There are no floor ducts for the heating system, which I like.
The dining table is just like the one I had in my previous trailer. There are two slots mounted to the wall and then proper table legs on the entry edge. This was always fiddly to me. I would have much preferred just two table legs so the dinette table is freestanding.
The build on this trailer also features inner and outer layers of Azdel substrate in the wall construction. That’s a plus.
Boondocking and travel access
The bathroom in this trailer is accessible with the slide in, as is much of the main living space. But, if you want to get to the bedroom with the slide room in, as they say in those gangster movies, fuggedaboudit. There will be no accessing the bedroom with the slide in.
There is a standard 50-watt solar panel with an additional panel available as part of the “West Coast Power Package” option. This also includes a 30-amp charge controller and a second battery.
I have never seen a better sales pitch for a queen bed instead of a king-sized bed than this trailer. With the plugs facing the bed and the cabinets hanging over the bed, I just can’t see a real reason to want that king-sized bed, quite frankly.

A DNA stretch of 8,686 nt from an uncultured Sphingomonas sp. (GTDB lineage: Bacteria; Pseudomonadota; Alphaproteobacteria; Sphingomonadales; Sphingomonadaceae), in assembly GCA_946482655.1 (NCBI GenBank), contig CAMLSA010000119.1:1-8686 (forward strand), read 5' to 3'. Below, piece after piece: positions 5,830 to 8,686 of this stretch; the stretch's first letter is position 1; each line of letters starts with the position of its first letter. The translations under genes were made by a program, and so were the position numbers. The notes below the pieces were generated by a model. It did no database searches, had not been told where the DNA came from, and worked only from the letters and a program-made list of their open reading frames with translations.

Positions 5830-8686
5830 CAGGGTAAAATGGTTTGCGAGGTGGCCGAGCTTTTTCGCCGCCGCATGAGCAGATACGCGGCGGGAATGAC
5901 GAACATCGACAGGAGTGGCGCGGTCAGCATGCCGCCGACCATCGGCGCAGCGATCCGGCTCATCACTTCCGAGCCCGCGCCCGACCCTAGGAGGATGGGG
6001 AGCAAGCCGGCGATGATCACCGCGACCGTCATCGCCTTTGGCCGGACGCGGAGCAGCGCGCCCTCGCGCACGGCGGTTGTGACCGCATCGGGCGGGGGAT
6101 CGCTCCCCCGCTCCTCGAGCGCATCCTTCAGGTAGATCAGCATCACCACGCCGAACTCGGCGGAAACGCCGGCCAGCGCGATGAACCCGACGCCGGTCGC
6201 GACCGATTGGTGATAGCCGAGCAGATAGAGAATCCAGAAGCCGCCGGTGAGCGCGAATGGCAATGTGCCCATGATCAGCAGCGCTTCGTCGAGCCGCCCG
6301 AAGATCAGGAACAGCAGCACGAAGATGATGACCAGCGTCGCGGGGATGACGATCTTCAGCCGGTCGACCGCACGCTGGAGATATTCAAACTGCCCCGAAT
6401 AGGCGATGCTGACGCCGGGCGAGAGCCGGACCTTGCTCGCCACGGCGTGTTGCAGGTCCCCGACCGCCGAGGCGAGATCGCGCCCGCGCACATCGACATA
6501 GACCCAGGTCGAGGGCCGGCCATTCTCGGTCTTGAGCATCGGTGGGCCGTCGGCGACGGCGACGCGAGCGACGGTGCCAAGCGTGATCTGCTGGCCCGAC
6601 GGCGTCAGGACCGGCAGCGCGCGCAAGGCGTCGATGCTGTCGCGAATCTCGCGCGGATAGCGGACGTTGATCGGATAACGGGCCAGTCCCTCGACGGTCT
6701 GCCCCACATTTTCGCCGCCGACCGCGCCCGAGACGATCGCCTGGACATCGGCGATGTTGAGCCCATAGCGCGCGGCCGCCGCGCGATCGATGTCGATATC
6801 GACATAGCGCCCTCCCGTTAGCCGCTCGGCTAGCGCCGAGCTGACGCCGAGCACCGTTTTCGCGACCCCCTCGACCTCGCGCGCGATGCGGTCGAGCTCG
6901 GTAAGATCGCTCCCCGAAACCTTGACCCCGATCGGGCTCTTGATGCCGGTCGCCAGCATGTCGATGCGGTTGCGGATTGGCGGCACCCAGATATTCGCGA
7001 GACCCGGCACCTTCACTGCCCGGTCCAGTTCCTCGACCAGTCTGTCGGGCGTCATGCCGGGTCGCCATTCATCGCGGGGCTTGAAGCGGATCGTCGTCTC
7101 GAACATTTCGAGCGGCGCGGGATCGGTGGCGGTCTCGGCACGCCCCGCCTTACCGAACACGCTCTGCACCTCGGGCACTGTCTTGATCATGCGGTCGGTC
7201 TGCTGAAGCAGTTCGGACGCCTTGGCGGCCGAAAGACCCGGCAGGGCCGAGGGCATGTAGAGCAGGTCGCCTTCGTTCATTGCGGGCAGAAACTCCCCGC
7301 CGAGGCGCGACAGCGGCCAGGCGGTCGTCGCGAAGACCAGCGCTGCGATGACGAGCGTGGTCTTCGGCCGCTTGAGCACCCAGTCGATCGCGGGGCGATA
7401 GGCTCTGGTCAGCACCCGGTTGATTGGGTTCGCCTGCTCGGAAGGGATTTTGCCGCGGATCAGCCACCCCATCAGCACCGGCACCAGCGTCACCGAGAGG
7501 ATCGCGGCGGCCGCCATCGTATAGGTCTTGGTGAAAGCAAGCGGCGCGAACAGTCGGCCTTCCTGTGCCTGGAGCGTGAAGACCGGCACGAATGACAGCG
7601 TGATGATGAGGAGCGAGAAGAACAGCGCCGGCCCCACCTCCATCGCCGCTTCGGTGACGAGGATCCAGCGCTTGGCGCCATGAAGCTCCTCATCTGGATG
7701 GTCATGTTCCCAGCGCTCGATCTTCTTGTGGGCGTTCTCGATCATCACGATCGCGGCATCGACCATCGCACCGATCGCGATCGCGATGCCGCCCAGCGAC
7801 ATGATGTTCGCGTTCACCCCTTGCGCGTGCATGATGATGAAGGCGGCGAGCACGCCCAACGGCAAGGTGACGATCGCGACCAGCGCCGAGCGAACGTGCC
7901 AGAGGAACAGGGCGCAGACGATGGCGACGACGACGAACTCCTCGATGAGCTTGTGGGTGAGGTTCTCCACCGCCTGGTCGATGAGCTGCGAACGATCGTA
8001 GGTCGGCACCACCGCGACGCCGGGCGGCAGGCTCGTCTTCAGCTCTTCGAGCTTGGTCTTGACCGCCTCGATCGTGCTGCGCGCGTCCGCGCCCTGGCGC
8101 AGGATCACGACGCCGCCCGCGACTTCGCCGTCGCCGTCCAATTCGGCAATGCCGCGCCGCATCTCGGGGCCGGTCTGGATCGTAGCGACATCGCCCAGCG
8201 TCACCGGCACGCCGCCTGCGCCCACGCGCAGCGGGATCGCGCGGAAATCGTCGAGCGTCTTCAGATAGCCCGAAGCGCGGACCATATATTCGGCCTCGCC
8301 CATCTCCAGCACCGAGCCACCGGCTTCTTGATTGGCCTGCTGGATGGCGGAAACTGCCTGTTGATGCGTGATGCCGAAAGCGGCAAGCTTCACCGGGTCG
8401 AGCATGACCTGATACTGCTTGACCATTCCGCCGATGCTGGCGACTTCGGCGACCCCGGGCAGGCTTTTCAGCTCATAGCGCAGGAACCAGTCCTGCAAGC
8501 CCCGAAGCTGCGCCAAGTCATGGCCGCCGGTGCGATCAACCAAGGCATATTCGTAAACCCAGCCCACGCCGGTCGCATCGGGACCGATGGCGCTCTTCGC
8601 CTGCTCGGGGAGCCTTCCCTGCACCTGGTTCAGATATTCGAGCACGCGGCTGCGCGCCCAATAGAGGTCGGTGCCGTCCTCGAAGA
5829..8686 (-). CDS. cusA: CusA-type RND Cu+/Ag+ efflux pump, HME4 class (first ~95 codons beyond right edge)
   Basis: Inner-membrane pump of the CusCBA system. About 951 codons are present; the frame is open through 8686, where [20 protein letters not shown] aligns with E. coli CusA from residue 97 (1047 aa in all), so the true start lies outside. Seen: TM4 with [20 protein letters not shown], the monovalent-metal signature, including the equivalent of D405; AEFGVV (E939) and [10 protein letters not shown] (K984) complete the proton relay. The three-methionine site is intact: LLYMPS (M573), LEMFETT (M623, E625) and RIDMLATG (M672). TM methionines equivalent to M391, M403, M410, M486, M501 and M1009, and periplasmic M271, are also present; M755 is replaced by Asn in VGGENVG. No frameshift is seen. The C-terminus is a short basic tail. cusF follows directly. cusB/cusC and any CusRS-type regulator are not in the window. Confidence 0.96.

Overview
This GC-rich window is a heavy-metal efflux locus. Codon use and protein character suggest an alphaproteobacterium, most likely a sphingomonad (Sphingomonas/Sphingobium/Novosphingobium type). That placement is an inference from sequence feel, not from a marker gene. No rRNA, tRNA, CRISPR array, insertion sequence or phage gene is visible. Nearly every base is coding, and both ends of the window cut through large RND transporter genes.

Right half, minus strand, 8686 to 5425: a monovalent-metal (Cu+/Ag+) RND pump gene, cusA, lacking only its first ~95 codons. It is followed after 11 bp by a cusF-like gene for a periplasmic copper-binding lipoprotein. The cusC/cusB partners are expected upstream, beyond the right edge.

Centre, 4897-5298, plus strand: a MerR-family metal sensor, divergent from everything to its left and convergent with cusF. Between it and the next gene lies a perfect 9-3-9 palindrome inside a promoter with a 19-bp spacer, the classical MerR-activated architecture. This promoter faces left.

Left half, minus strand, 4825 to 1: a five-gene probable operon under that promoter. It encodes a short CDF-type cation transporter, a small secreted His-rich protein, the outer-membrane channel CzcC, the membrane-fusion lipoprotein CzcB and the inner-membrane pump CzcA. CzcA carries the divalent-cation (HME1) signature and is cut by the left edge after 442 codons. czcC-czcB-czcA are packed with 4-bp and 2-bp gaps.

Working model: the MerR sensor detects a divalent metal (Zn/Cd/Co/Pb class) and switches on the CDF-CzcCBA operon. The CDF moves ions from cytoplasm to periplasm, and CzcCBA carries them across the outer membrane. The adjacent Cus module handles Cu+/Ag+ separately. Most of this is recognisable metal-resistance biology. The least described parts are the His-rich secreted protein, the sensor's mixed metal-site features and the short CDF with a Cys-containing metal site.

Yes. It’s larger. And that goes very well with the taller 6’9” interior ceiling height. In fact, this rig is spacious all around.
So, would I rather have this or the Heartland North Trail? Hands down, I like the North Trail better for a number of reasons.
The pricing information I was able to get on this trailer comes from NadaGuides.com and I suspect it’s way off, quite frankly. I did see dealers advertising these with an MSRP much higher and more in line with the price of the competing Heartland North Trail.
But my own priorities may be different than yours. What’s your take?
More from Tony
I would love to read your comments and suggestions over on our new forums, where you can weigh in and start or join a discussion about all things RV. Here’s a link to my RV Reviews Forum.
If you’re RV shopping here are some tips on RV shopping from a former RV salesperson—me!
Tony comes to RVtravel.com having worked at an RV dealership and been a lifelong RV enthusiast. He also has written the syndicated Curbside column about cars. You can find his writing here and at StressLessCamping .
You can also check out his RV podcast with his wife, Peggy.
These RV reviews are written based on information provided by the manufacturers along with our writer’s own research. They are based on information from a single unit and may not reflect your actual experience. Shop your RV and dealership carefully before making a buying decision. We receive no money or other financial benefits from these reviews. They are intended only as a brief overview of the vehicle, not a comprehensive critique, which would require a thorough inspection and/or test drive.
Got an RV we need to look at? Contact us today and let us know in the form below – thank you!